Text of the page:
NASA Mars orbiter finds 'grinning' face of Ed Asner in an impact crater

Once you see it...

Amanda Kooser
Freelance writer Amanda C. Kooser covers gadgets and tech news with a twist for CNET. When not wallowing in weird gear and iPad apps for cats, she can be found tinkering with her 1956 DeSoto.
Amanda Kooser

This is just a small part of Ed Asner's face on Mars... can you see it?


I'm a big fan of pareidolia, the human tendency to spot familiar objects in random shapes. Mars is a wonderland for pareidolia, giving us gifts from a pebble that resembles a robot leg to alien-looking faces spotted in rock formations. Let's add a portrait of actor Ed Asner to that list.

The HiRise camera team for NASA's Mars Reconnaissance Orbiter is based at the University of Arizona. The HiRise Twitter account offers a delightful feed of red planet images, including a tweet this week showing a well-preserved impact crater.

You'll need to enlarge the image to get the full effect. The unusual look is because it's an anaglyph, a stereo observation that helps to highlight the topography in 3D relief.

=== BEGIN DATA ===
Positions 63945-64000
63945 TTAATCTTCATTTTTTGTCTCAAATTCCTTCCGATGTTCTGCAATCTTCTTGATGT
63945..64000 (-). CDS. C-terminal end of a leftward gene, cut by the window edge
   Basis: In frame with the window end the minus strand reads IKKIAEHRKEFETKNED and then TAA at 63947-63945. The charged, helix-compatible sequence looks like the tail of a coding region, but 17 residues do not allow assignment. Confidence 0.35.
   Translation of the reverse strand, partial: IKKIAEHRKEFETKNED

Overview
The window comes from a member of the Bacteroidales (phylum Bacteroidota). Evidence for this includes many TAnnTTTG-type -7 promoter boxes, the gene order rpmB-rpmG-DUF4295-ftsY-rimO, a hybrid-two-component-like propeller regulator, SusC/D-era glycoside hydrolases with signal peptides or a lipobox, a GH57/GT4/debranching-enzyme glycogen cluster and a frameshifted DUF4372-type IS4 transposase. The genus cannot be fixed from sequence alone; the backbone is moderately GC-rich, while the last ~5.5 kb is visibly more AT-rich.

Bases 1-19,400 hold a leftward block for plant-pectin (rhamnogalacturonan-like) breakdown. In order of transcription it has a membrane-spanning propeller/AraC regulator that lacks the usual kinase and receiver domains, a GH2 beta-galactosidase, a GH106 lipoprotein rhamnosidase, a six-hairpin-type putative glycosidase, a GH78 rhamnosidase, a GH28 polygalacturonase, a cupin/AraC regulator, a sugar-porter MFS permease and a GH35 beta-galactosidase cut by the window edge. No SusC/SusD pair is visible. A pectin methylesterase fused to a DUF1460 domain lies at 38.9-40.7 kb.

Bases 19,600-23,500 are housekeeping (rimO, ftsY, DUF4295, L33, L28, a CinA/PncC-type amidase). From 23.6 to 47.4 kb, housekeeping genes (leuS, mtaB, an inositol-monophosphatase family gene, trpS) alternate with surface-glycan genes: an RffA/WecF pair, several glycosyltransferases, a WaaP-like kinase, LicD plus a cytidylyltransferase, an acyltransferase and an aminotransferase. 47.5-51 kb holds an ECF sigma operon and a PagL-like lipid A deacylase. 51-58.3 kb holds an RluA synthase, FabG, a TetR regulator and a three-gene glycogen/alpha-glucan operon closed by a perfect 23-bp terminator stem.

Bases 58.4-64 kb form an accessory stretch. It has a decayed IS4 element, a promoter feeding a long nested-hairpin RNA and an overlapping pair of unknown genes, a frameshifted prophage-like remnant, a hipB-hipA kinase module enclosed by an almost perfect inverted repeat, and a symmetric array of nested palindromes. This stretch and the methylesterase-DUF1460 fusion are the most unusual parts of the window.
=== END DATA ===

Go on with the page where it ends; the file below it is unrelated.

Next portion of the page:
"Is it the pareidolia, or does anyone else see a grinning Ed Asner here?" the HiRise team wrote. 

First, I said, "What? I don't see it." Then I looked more closely. Then I laughed for five minutes straight, enough so that my stomach muscles hurt. That either says something about Ed Asner as a martian, or something about how desperately I've needed a good laugh lately. 

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Asner is a seven-time Emmy award winner known for his work on the The Mary Tyler Moore Show in the 1970s. He has a lengthy filmography as both an actor and a voice actor.

Need some help? Here's my annotated guide to spotting Ed Asner in an impact crater.

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Let this be your guide to spotting Ed Asner's face in an impact crater on Mars.

NASA/JPL/University of Arizona/Text by Amanda Kooser/CNET